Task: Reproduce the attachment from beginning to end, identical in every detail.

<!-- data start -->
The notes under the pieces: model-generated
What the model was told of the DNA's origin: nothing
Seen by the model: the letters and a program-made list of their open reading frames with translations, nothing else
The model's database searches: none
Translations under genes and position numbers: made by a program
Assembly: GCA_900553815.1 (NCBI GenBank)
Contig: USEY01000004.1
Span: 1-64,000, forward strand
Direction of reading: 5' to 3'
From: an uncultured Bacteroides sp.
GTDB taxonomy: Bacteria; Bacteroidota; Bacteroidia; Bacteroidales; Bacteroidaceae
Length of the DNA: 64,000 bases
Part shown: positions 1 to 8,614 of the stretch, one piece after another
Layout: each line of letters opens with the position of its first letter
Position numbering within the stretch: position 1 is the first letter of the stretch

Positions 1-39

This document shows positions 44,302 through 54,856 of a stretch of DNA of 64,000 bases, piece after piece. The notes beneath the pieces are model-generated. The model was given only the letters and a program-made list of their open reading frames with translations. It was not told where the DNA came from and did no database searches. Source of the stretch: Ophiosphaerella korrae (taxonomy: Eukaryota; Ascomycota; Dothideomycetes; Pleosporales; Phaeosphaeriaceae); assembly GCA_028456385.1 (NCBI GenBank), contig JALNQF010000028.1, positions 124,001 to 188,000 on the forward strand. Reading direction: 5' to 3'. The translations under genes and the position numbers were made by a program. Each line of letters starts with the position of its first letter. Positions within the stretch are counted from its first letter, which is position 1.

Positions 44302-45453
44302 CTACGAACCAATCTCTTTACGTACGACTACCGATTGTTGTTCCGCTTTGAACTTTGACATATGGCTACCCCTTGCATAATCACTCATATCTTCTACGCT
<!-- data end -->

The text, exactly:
The notes under the pieces: model-generated
What the model was told of the DNA's origin: nothing
Seen by the model: the letters and a program-made list of their open reading frames with translations, nothing else
The model's database searches: none
Translations under genes and position numbers: made by a program
Assembly: GCA_900553815.1 (NCBI GenBank)
Contig: USEY01000004.1
Span: 1-64,000, forward strand
Direction of reading: 5' to 3'
From: an uncultured Bacteroides sp.
GTDB taxonomy: Bacteria; Bacteroidota; Bacteroidia; Bacteroidales; Bacteroidaceae
Length of the DNA: 64,000 bases
Part shown: positions 1 to 8,614 of the stretch, one piece after another
Layout: each line of letters opens with the position of its first letter
Position numbering within the stretch: position 1 is the first letter of the stretch

Positions 1-39

This document shows positions 44,302 through 54,856 of a stretch of DNA of 64,000 bases, piece after piece. The notes beneath the pieces are model-generated. The model was given only the letters and a program-made list of their open reading frames with translations. It was not told where the DNA came from and did no database searches. Source of the stretch: Ophiosphaerella korrae (taxonomy: Eukaryota; Ascomycota; Dothideomycetes; Pleosporales; Phaeosphaeriaceae); assembly GCA_028456385.1 (NCBI GenBank), contig JALNQF010000028.1, positions 124,001 to 188,000 on the forward strand. Reading direction: 5' to 3'. The translations under genes and the position numbers were made by a program. Each line of letters starts with the position of its first letter. Positions within the stretch are counted from its first letter, which is position 1.

Positions 44302-45453
44302 CTACGAACCAATCTCTTTACGTACGACTACCGATTGTTGTTCCGCTTTGAACTTTGACATATGGCTACCCCTTGCATAATCACTCATATCTTCTACGCT